AECT 2010 - Introducing In-Service Teachers to Web 2.0


Published on

Unger, K., & Barbour, M. K. (2010, October). Introducing in-service teachers to Web 2.0. A paper presented at the annual convention of the Association for Educational Communication and Technology, Anaheim, CA.

Technology integration programs for teachers need to move beyond teaching word processing and other office tools, and general Internet tools; and instead focus on Web 2.0 tools that K-12 students are using in their daily lives. Wayne State University’s IT6230 – Internet in the Classroom course prepares in-service teachers with pedagogy, strategies, and tools for incorporating online resources into their teaching. This presentation will focus on the utilization of Web 2.0 tools to deliver and reinforce technology integration with in-service teachers.

Published in: Education
  • Be the first to comment

  • Be the first to like this

No Downloads
Total views
On SlideShare
From Embeds
Number of Embeds
Embeds 0
No embeds

No notes for slide
  • blogs served as the place where they post, using text, images, and links, course assignments and reflective entries
  • Updated blog notification – classmates and instructor
  • Microblogging is another form of written communication, but is on a smaller scale (i.e., 140 characters)
  • Organized by contentCreate and edit content collaboratively
  • platform for people to connect with people who share the same interestsMany K-12 educators are reluctant to engage in social networking sites, particularly the same site used by their students. It is hoped that exposure to more controlled and safe environments within this genre of Web 2.0 tools, along with an exploration of ways in which it can be used for classroom learning will overcome that initial reluctance.
  • websites that they find personally usefulmore robust tool, but kept Delicious as an option to those students who may become overwhelmed by a more comprehensive tool.
  • AECT 2010 - Introducing In-Service Teachers to Web 2.0

    1. 1. Instructional Technology Introducing in-service teachers to Web 2.0 Kelly Unger - Dr. Michael Barbour -
    2. 2. Distance Education in Instructional Technology Higher Ed• 2000-01: 56% of institutions offering distance ed programs• 2003: 3,077,000 enrollments (Waits & Lewis)• 2005: Increase by 35% (Allen & Seaman)• Who else does this begin to IMPACT?
    3. 3. Instructional Technology Current state of K-12 VSStudents Enrolled in Online Courses• 2001 = 40,000 – 50,000 (Clark)• 2009 = >1,000,000 K-12 (Picciano & Seaman)Students Enrolled in Online Courses• 45 States (plus DC) reporting significant K-12 online learning activity
    4. 4. GAPInstructional Technology Less than 40% of all online K-12 teachers in the United States reported to receiving professional development before they began teaching online (Rice & Dawley, 2007)
    5. 5. Instructional Technology Current state of VS• 2006 – Michigan adds online learning graduation requirement• Added 3 new standards for teachers in Educational Technology 1. Online Technology Experience and Skills 2. Online Course Design 3. Online Course Delivery• Necessitated changes to all endorsement programs in the state
    6. 6. Instructional Technology Current state of VS• At Wayne State University changed reflected in IT6230 – Internet in the Classroom – preparing teachers for three new roles (Davis, 2007) 1. Virtual School Designer 2. Virtual School Teacher 3. Virtual School Facilitator » most middle and high school teachers in Michigan were more likely to play the role of the facilitator the majority of course activities focused on this position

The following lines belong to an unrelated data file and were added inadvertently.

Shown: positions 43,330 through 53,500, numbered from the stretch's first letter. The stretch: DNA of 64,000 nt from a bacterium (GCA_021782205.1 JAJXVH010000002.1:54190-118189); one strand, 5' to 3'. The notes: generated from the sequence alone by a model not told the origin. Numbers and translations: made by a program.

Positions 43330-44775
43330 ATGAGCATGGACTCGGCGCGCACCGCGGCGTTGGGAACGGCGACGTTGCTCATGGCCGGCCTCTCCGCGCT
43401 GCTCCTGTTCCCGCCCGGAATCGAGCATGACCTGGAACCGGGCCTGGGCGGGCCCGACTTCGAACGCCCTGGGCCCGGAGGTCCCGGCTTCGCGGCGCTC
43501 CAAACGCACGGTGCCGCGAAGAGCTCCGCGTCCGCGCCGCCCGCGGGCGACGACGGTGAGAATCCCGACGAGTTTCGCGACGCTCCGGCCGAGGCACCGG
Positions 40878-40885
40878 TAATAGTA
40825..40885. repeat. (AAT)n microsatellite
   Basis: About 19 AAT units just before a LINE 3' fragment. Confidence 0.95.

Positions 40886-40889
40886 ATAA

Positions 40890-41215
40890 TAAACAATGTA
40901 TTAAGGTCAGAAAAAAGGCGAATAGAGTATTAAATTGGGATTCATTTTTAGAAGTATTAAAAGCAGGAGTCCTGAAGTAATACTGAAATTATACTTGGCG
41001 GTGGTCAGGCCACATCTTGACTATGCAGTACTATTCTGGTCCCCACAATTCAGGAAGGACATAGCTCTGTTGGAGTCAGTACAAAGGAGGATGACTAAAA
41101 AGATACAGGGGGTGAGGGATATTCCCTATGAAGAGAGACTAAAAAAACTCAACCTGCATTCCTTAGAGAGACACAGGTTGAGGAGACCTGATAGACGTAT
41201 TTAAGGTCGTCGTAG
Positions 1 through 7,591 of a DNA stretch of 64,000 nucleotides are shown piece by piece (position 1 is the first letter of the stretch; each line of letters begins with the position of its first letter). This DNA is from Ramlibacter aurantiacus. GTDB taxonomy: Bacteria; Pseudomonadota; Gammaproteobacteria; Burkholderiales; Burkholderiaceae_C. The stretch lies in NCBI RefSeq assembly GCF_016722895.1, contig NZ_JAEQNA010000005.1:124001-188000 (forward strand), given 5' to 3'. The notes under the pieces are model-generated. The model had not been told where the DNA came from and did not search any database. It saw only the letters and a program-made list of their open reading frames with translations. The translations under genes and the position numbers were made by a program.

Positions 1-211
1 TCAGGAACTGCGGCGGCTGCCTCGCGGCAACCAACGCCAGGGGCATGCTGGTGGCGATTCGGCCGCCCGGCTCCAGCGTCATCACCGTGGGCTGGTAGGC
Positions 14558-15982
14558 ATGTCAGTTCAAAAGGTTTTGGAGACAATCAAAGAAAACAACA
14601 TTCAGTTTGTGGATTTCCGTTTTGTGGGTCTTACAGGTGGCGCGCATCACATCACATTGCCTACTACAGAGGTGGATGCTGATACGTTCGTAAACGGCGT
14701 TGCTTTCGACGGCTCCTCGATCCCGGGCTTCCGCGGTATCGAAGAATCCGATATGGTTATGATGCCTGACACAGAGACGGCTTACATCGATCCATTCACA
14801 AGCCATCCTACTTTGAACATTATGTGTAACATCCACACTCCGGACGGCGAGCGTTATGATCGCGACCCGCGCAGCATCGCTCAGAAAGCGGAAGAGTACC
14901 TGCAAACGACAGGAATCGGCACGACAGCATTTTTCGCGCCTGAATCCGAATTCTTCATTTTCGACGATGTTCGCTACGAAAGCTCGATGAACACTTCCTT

7. 7. Instructional Technology Curriculum• Generational Differences (2 weeks) – dispelling digital natives/millennials myths – exploring “Generation Me”• Web 2.0 Tools (6 weeks) – blogs, RSS, wikis, microblogging, social bookmarking, social networking, collaborative tools• K-12 Online Learning (7 weeks)
    8. 8. Instructional Technology Purpose of Study Examine the effectiveness of the chosen K-12 online learning curriculum, with the goal of making continual improvements to the course (Stringer, 2004).
    9. 9. Instructional Technology Methods• Three Semesters – Winter 2008 - 9 of 15 students – Winter 2009 - 5 of 7 students – Summer 2009 – 5 of 14 students• Data – Blog comments based prompts by the instructor – Individual and group projects – Student evaluations of teaching
    10. 10. Instructional Technology Methods• Inductive analysis approach (LeCompte & Preissle, 1993) and constant comparative coding (Ezzy, 2002).• Microsoft Word® as a tool to complete this analysis following the procedure outlined by Ruona (2005).• Weekly meetings to discuss codes, categories and potential themes.
    11. 11. Blogs Instructional Technology• Winter 2008 and 2009 – Blogger, WordPress, and Edublog• Summer 2009 – Edublog (least likely to be blocked)
    12. 12. RSS Feed Instructional Technology• Winter 2008 and 2009 – Bloglines and Google Reader• Summer 2009 – Google Reader
    13. 13. Microblogging Instructional TechnologyWinter 2008 Winter 2009 Summer 2009Twitter Twitter Plurk Plurk *Higher % of Edmodo Educators
    14. 14. Wikis Instructional TechnologyWinter 2008 and 2009 Summer 2009Wikispaces Wet Paint http://clifmims.wetpainorizon ucation Upcoming Courses: Wikispaces…WetPaint eliminated ad free educator accounts
    15. 15. Social Networks Instructional Technology• All Semesters – NING – MACUL• Winter & Summer 2009 – Facebook
    16. 16. Social Bookmarking Instructional Technology• Winter 2008 & 2009 – Delicious • Summer 2009 – Delicious or Diigo
    17. 17. Other Web 2.0 ToolsInstructional Technology
    18. 18. Instructional Technology Questions and Discussion
    19. 19. Instructional Technology Introducing in-service teachers to Web 2.0 Kelly Unger - Dr. Michael Barbour -